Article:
Antioxidants – Part Two (Don’t drink and drive)

In Part One, we got an overview on why oxidation is bad for our body. According to dermatologist Karyn Grossman, there are 2 major causes of aging in our skin: lifestyle and genetics. Since we can’t change our genes, we need to concentrate on our lifestyle. Common recommendations are: limit exposure to sun and cigarette smoke, and concentrate on good skin care and healthy eating habits. Since antioxidants can boost our skin health and overall body health, it would make sense for us to find out what those antioxidants are, and how they can help us.

So let’s look at some amazing sources of antioxidants to see the benefits in our health, as well as our skin. I apologize in advance for how much is in here, but sometimes you just gotta have all the details 🙂

  • Vitamin A:  Also known as Retinol, Vitamin A is vital in the repair of skin tissue, and also boosts surface cell renewal. When levels get even a little low, the complexion can get dry and flaky, or oily due the body’s overproduction to combat dryness. Vitamin A is also important in keeping your eyes, skin and mucous membranes moist, as well as helping your eyes adjust to light. Egg yolks, beef liver, cheddar cheese and fortified milk are all sources of Vitamin A. Since the body can convert beta-carotene into Vitamin A, sweet potatoes, carrots, pumpkin, cantaloupe, broccoli, and spinach are also good sources.
  • Vitamin C:  Also known as Ascorbic Acid, Vitamin C occurs in abundance in citrus fruits and various other fruits and vegetables. It helps protect and repair the collagen, which is of vital importance in the skin, and other parts of the body like the joints. When collagen breaks down in the skin, the skin can sag, from loss of firmness and elasticity. Vitamin C can also protect against immune system deficiencies, as well as cardiovascular disease. Applying products with Vitamin C topically to the skin can aid in protecting the newest layers of skin from sun damage and pollutants in the air.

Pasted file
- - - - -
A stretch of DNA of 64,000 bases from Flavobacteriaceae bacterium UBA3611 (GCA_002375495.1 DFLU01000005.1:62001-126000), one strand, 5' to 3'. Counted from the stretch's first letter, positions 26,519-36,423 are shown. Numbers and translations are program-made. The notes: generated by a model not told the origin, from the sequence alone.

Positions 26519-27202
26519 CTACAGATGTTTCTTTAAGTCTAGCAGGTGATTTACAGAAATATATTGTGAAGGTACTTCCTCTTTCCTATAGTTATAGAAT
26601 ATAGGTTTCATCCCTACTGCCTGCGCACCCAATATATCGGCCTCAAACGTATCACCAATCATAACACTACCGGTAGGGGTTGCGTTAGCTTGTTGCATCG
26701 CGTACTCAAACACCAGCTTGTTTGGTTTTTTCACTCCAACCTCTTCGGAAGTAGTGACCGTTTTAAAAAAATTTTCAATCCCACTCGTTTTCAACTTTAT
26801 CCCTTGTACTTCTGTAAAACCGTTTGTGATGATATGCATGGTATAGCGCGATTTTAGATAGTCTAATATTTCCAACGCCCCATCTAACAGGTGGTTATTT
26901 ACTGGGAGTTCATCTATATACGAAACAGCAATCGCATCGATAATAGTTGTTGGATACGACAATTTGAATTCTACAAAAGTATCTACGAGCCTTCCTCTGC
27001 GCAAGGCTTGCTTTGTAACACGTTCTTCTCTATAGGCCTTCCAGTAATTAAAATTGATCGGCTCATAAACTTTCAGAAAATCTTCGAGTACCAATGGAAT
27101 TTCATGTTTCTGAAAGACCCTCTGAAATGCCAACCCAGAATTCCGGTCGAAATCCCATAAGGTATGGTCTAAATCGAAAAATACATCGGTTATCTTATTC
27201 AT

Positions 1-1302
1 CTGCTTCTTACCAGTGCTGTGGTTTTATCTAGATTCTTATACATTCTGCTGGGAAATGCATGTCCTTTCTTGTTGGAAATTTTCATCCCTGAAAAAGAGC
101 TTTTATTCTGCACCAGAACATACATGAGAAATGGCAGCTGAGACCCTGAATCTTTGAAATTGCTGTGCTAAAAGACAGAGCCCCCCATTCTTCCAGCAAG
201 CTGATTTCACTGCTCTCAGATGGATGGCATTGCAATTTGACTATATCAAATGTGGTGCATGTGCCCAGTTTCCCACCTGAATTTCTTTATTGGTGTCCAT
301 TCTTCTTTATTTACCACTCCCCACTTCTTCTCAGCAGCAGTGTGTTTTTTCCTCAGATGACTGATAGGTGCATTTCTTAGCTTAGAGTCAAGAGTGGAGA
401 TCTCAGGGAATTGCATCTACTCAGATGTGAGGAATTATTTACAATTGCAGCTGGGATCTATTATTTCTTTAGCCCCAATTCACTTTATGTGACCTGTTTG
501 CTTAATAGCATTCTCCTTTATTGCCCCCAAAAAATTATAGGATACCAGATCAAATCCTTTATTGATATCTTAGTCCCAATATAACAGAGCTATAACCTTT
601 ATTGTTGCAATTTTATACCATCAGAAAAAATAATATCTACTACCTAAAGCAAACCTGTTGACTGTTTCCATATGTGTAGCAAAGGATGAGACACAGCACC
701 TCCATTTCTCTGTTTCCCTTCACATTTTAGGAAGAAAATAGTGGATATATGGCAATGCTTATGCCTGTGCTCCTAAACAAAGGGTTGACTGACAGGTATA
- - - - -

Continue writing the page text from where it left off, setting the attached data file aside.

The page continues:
• Vitamin E:  Also known as Tocopherol, Vitamin E protects cells from ultraviolet light and pollutants. It helps in the treatment of scars, stretch marks as well as skin ailments such as eczema and psoriasis. It also helps regulate Vitamin A in the body, and there are studies that show that it might also lower the risks of some types of cancer and Alzheimer’s disease. Some sources of Vitamin E include asparagus, avocado, green leafy vegetables like spinach, and nuts, such as hazelnuts and almonds.
  • Caffeine:  Although scientific research is ongoing, it has been reported that caffeine can protect against cellular damage, within the body as well as in the skin. It has anti-inflammatory benefits as well, which can help puffiness around the eyes, and reduce dark circles. It also constricts blood vessels which can help reduce the appearance of rosacea. I don’t know about you, but I’m happy to hear that my caffeine addiction is good for something.
  • Polyphenols:  This is a huge group of antioxidants, the sources of which include Green Tea, Grape Seed, Soybeans, Pine Bark, Red Wine, and the list goes on and on. The benefits are vast, from inhibiting cancer growth to slowing the aging process.